Solutions Review has conducted a meta-analysis of the most common backup and disaster recovery trends for 2020. Our editors have aggregated data from freely available backup and disaster recovery trends and predictions lists on the web. This shortlist is a compilation of those findings.
Backup and disaster recovery trends are pervasive in data protection expert communities. Industry influencers, talking heads and vendor marketing representatives all have varying degrees of motivation for publishing their views on what technologies, use cases or best practices will mold the space in the future. In this way, it’s hard to trust any single author or organization, especially when utilizing these forward-thinking resources to put your organization in the best space to succeed.
This is why the editors of Solutions Review have compiled this backup and disaster recovery trends report. We’ve analyzed freely available trends and predictions resources on the web to help you make sense of what’s coming in 2020 and beyond. Trends and predictions come from the top independent analyst houses, research firms, and industry experts. They are “can’t-miss” because they represent the five most-prevalent examples throughout all the data we sorted, and we expect these to be pervasive in the industry for 2020.
5. Disaster Recovery Budgets
Disaster recovery budgets are drastically increasing. The State of Enterprise Data Resiliency and Disaster Recovery report found that 74.9 percent of respondents said their DR budget has grown over the past year, and 21 percent reported that the increase was significant. And with ransomware threats on the rise, disaster recovery budgets should continue to grow.
4. Multi-Cloud Environments
Whether on-premises, private, public, or a hybrid model – the move to multi-cloud architecture is becoming increasingly popular. Research from Teradici has shown that more than half of IT professionals are operating in a multi-cloud environment, with almost one in ten using five or more clouds within their organizations. Additionally, 87% of the respondents who had deployed a hybrid or multi-cloud strategy felt that it was an important part of their disaster recovery preparedness.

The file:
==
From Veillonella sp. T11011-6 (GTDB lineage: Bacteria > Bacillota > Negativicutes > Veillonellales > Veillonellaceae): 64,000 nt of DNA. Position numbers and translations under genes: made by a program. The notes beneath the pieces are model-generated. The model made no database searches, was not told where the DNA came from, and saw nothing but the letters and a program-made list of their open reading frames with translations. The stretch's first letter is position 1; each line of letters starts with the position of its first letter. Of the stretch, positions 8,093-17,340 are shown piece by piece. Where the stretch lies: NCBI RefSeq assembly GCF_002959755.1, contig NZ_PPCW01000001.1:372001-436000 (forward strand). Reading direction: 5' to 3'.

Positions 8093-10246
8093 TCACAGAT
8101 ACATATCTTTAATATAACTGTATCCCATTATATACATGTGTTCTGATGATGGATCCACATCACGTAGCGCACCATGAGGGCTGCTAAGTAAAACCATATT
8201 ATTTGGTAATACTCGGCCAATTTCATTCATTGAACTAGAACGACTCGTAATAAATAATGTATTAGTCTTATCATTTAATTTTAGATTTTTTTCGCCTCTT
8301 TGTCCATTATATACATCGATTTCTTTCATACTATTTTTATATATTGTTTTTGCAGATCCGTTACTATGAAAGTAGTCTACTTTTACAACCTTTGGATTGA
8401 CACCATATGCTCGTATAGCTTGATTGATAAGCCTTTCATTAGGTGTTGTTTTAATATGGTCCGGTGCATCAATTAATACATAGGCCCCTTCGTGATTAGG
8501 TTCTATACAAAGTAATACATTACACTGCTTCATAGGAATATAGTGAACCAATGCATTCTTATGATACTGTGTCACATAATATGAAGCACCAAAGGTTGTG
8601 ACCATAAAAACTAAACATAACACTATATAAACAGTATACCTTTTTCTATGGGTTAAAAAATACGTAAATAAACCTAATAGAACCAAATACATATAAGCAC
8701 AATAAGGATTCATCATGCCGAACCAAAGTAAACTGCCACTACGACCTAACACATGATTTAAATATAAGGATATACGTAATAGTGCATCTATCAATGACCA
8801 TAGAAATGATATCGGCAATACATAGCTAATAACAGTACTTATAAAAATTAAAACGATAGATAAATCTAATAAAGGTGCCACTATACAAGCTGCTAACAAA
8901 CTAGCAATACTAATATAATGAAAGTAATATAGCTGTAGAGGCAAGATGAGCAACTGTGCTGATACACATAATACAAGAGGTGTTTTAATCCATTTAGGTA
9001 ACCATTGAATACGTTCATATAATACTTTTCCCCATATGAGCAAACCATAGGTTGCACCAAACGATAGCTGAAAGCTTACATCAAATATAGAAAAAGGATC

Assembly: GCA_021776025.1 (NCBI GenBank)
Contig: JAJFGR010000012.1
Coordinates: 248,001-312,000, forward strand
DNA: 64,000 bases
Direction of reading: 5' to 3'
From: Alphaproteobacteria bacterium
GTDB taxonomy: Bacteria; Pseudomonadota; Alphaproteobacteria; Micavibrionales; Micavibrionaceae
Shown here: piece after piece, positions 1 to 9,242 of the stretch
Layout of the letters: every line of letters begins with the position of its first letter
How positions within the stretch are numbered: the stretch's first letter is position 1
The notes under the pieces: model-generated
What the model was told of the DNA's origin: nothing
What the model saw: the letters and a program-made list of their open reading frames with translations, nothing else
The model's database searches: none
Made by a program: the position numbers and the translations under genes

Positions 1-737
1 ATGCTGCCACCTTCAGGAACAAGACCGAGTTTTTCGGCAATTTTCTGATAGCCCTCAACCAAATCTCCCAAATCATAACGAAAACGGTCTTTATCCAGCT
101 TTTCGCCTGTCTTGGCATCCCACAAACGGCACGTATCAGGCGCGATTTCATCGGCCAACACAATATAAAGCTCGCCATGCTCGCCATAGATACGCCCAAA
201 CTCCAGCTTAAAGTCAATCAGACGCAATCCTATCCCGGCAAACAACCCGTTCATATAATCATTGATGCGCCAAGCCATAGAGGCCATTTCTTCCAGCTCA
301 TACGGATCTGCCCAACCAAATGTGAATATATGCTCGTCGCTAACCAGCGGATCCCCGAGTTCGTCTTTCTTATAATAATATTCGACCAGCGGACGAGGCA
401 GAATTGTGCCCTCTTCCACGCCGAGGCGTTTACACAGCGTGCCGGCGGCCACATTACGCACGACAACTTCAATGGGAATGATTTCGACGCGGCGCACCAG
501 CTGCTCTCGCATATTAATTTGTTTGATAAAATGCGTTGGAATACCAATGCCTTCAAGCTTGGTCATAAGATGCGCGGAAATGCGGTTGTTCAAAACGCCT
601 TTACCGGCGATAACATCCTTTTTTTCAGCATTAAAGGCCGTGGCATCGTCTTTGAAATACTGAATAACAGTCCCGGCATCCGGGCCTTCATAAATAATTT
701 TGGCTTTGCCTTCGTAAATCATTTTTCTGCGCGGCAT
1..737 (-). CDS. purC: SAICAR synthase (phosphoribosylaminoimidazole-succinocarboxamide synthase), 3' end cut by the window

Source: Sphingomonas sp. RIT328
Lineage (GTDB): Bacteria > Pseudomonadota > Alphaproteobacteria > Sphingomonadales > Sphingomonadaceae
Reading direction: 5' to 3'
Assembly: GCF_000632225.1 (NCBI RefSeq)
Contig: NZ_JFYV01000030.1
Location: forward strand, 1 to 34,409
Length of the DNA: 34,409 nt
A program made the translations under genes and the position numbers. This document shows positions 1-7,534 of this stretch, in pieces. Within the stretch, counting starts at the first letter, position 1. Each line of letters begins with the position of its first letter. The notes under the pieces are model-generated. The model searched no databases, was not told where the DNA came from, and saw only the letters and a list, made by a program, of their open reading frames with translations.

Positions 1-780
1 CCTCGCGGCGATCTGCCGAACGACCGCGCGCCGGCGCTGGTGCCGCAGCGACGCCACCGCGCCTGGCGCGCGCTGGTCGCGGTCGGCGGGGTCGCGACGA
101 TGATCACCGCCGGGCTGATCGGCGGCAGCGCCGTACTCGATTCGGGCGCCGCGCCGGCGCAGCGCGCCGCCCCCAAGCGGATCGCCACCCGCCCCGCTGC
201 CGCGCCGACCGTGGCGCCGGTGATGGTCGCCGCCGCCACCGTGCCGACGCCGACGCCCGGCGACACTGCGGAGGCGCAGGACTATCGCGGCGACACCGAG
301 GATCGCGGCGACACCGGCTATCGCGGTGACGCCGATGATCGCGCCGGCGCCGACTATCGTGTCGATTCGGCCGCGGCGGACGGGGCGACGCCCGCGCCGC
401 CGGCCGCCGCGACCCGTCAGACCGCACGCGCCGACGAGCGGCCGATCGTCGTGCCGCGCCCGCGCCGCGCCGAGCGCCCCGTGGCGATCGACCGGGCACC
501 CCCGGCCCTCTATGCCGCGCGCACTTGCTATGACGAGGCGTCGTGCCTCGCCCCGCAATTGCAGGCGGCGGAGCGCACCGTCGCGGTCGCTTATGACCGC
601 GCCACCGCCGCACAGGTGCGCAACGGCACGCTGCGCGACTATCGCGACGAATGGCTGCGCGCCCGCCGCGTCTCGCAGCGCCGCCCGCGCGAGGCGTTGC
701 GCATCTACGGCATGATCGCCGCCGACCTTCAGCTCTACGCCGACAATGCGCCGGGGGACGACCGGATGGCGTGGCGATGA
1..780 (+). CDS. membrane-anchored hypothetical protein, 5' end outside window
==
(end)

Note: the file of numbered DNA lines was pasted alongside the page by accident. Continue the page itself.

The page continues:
3. Multiple Backups
Businesses are implementing multiple backup solutions in order to best protect their vital data, manage product costs, or deploy a solution that will be intuitive for users. As a result, larger vendors are not necessarily the safest choice, making emerging providers an intriguing option. According to Gartner, the market has shifted; organizations are now more willing to take a risk on lesser-known vendors, a practice Solutions Review predicts will only grow.
2. Ransomware on the Rise
This cryptovirology form of malware, which threatens to publish stolen data unless a ransom is paid is already plaguing enterprises worldwide… and it’s getting worse. According to a study from Datrium, nearly 90 percent of businesses consider ransomware a critical threat to their organization, which only solidifies the need for robust disaster recovery. Ransomware will continue to be a massive threat to all organizations for the foreseeable future because it is very challenging to detect or prevent.
1. Decline of the Data Center
Data centers are consolidating at a startling rate. While they likely won’t disappear completely, as they can still help with specific use cases, most new businesses simply aren’t leasing or building traditional data centers anymore. In fact, companies like Slack and Twillio are now 100 percent cloud-based. According to Datrium, over 54 percent of organizations are moving their backups to the cloud. Traditional data centers are slowly becoming obsolete.
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